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Saddam Hussein's Nuclear Vision

An Atomic Shield and Sword for Conquest

Norman Cigar

This study examines why Saddam Hussein pursued nuclear weapons and, as a basic aspect of that question, how he might have employed that capability had he acquired it, whether for deterrence, warfighting, or something else. As the key decision maker in Iraq, Saddam's own thinking was central. His perception of regional threats, primarily from Iran and Israel, were a prime motivator. In addition, Saddam viewed acquiring nuclear weapons as a potent vehicle to help legitimize his regime and burnish his personal image as leader both at home and in the Arab World, as a modernizer and defender of national interests. A better understanding of the Iraqi case can also clarify the enduring issues related to how regional leaders may view nuclear weapons in this world of looming proliferation.

Norman Cigar is director of regional studies and a Minerva Research Chair holder at the Marine Corps University, Quantico, Virginia. Before retiring, he was on the staff of the Marine Corps Command and Staff College and the Marine Corps School of Advanced Warfighting, where he taught military theory, strategy and policy, military history, and regional studies. Previously, he was a senior political-military analyst in the Pentagon, where he was responsible for the Middle East in the Office of the Army’s Deputy Chief of Staff for Intelligence, and supported the Secretary of the Army, the Chief of Staff of the Army, and Congress with intelligence. He also represented the Army on national-level intelligence issues with the interagency intelligence community. During the Gulf War, he was the Army’s senior political-military intelligence staff officer on the Desert Shield/Desert Storm Task Force.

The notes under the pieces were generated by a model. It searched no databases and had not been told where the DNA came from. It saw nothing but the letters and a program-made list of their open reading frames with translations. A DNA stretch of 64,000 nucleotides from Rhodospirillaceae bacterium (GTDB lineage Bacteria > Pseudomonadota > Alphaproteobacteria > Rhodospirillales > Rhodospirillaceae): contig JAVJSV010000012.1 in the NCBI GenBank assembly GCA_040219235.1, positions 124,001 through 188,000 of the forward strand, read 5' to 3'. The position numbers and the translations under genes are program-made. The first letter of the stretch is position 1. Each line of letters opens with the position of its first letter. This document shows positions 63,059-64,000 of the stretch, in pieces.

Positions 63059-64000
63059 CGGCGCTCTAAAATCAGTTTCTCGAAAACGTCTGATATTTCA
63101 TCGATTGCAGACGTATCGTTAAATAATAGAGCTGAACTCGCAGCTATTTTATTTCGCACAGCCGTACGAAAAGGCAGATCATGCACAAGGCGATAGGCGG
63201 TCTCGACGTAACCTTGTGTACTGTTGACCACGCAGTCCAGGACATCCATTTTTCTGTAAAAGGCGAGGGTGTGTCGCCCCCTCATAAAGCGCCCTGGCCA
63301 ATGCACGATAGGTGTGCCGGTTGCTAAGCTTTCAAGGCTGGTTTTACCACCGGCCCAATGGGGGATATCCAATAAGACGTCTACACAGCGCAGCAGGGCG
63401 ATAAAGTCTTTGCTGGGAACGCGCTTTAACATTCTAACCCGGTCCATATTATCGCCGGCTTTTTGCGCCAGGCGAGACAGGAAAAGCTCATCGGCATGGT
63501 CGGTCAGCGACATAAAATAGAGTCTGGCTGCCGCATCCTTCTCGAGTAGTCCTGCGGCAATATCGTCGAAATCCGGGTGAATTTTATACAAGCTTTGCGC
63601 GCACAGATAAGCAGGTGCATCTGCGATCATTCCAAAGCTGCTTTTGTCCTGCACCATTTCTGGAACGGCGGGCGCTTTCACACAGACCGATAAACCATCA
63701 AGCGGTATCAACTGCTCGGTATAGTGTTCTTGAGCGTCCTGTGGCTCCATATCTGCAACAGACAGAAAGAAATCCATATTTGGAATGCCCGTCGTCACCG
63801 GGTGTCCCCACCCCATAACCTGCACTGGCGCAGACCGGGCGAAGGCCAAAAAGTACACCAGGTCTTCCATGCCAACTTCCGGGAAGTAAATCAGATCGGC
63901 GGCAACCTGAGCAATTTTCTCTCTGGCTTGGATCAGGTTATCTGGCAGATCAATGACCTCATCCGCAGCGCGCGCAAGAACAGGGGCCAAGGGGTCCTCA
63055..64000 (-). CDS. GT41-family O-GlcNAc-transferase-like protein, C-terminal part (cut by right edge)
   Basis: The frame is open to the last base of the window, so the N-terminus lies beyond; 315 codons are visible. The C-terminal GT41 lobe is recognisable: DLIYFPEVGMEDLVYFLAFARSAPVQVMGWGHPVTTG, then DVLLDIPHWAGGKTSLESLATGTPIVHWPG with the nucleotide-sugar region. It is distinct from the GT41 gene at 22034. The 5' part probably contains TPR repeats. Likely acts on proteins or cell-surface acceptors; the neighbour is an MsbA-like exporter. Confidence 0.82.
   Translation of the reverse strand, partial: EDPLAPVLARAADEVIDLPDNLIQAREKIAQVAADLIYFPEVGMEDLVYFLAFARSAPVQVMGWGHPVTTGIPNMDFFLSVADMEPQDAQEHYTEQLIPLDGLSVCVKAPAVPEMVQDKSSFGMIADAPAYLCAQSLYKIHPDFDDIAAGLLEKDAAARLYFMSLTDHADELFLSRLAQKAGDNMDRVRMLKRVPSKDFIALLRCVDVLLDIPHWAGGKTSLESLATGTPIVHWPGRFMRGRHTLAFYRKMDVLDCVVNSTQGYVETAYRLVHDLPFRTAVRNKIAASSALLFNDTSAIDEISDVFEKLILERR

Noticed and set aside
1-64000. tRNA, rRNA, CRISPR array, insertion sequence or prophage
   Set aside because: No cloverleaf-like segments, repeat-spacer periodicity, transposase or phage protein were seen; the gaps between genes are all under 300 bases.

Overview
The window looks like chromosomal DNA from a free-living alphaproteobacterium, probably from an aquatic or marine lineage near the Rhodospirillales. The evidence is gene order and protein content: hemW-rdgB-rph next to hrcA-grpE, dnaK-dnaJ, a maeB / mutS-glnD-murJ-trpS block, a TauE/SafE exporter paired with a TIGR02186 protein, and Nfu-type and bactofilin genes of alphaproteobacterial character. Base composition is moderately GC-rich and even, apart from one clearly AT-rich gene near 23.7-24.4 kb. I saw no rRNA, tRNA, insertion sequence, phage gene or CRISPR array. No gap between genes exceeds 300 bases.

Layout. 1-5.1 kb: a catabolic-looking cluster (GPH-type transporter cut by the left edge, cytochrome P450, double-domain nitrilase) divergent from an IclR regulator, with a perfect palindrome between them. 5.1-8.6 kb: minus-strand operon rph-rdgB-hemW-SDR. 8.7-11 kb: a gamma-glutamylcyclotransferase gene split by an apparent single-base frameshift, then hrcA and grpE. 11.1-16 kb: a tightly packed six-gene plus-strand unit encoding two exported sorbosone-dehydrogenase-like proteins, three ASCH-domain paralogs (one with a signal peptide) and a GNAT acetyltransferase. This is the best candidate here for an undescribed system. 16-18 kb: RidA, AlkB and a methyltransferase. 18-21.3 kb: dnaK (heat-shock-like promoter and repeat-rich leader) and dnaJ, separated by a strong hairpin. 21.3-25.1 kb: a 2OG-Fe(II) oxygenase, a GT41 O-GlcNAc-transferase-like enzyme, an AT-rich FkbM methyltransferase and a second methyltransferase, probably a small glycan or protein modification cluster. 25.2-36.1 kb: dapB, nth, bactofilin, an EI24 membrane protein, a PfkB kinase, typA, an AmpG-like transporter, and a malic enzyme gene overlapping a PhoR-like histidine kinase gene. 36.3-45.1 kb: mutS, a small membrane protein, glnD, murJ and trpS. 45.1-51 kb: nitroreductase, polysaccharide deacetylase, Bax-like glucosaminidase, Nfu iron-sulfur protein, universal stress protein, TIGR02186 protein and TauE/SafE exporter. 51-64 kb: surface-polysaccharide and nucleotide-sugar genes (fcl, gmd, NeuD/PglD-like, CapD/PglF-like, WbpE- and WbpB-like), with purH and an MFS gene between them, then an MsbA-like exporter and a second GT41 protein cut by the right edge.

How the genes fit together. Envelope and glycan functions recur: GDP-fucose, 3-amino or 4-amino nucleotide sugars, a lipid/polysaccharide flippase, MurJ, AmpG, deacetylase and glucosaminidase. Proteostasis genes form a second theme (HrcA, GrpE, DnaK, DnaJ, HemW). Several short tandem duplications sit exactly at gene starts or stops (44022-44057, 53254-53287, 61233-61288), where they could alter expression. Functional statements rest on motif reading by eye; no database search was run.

Saddam Hussein’s Nuclear Vision



7 x 10 paperback
104 pages
PDF download

Marine Corps University